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Google CEO: Mobile Growing Faster Than Predicted

  |  February 28, 2011   |  Comments

Eric Schmidt, speaking at IAB's annual leadership meeting, also predicted digital display advertising could reach $200 billion a year, up from $20 billion.

Palm Springs, CA-- Mobile is taking off faster than predicted, said Google CEO Eric Schmidt. And Google, which develops the Android operating system for smartphones, has seen mobile usage soar in all sorts of activities.

As keynote speaker at the Interactive Advertising Bureau's annual leadership meeting, Schmidt offered up these facts:

- Mobile searches related to Chrysler, a Super Bowl advertiser, were 102 times higher after the ad was televised; desktop searches for Chrysler increased only 48 times more than usual.

- For GoDaddy.com, another Super Bowl advertiser, searches for the brand were 315 times higher than usual. In contrast, desktop searches were only 38 times higher.

- There are more than 200 million YouTube mobile playbacks per day.

- 78 percent of smartphone users shop on their device.

"This is the future and everyone will adapt," said Schmidt, who is stepping down as Google's CEO in April after a 10-year stint.

In a sign that Google continues to make a big push into mobile, it hosted a half-day event, ThinkMobile, in New York earlier this month for advertisers and agencies. They discussed the potential of the mobile platform, including mobile advertising.

At the IAB meeting, Schmidt predicted that digital display advertising could grow to $200 billion a year, up from about $9 billion in the United States and $20 billion worldwide.

Improvements in ad technology will help make that happen, he said. Google has acquired ad technology companies including display ad platform DoubleClick in 2008, mobile ad platform AdMob in 2009, and Invite Media, a demand-side platform, in 2010.

"It's still too complicated to get a campaign up. It's just too hard," he said. As ad operations become more automated, he said, they will become more efficient and ads will have greater reach. "We have to give advertisers, publishers, and consumers more choice and control. As technology matures, we'll be able to do this," he said.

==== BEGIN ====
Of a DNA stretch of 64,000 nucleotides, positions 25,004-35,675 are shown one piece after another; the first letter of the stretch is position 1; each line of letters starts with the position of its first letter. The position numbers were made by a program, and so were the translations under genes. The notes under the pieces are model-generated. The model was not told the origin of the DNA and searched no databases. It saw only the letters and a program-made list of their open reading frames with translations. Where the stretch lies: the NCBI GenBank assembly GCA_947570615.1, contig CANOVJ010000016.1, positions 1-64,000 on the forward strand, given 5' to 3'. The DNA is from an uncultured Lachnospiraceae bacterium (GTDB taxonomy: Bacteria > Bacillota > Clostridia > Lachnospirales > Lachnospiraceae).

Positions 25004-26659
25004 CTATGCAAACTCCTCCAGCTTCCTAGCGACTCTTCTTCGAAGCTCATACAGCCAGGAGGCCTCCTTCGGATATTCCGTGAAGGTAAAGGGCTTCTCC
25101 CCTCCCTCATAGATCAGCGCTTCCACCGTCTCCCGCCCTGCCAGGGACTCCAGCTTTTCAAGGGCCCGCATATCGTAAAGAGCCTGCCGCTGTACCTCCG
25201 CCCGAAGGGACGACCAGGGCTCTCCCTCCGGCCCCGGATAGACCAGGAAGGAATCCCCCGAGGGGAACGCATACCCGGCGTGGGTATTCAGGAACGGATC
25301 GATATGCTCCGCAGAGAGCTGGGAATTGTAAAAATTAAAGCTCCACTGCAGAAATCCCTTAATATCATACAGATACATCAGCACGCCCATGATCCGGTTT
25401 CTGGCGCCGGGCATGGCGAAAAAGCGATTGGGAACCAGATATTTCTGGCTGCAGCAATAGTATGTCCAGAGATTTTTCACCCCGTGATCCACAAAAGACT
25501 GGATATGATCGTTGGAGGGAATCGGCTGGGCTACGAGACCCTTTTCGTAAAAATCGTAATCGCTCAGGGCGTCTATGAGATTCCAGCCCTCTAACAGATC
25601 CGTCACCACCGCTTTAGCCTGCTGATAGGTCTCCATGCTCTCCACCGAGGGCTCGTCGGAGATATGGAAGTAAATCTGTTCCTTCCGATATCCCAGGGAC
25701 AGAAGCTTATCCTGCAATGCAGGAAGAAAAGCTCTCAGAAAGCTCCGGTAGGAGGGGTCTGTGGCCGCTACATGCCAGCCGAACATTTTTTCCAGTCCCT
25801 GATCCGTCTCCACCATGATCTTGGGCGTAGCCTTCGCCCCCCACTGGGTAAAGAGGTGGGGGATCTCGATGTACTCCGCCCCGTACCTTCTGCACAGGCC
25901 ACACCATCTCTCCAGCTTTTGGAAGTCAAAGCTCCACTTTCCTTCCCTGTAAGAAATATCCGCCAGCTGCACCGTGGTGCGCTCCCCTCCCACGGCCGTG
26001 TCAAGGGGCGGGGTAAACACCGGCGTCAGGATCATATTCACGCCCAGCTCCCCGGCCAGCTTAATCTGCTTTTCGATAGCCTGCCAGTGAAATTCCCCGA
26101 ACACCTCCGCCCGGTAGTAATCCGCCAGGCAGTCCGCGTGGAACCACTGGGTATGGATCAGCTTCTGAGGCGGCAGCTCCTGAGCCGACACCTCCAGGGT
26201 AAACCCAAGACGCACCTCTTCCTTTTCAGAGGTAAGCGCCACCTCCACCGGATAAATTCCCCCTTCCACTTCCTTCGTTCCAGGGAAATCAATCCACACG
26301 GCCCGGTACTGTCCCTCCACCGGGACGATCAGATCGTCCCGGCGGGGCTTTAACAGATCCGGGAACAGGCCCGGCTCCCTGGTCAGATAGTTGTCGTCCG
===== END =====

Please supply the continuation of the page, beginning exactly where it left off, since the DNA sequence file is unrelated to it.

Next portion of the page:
Schmidt did not discuss how Google is trying to thwart companies, such as JC Penney and Overstock from using black hat tactics to improve their rankings in search results.

In other highlights:

- The IAB established a six-month deadline for its members to comply with a code of conduct that had been adopted last year. New members will be required to comply with the code within three months of joining.

- IAB members roasted Randall Rothenberg who returns as CEO after a one-month stint as Time Inc. chief digital officer.

- And today, the IAB will announce new ad units that are the winners of its "rising stars" competition. IAB Chief Marketing Officer David Doty, in an interview last week, said the competition is aimed at encouraging greater creativity in interactive advertising.




Anna Maria Virzi

Anna Maria Virzi, ClickZ's executive editor from 2007 until 2012, covered Internet business and technology since 1996. She was on the launch team for Ziff Davis Media's Baseline and also worked at Forbes.com, Web Week, Internet World, and the Connecticut Post.

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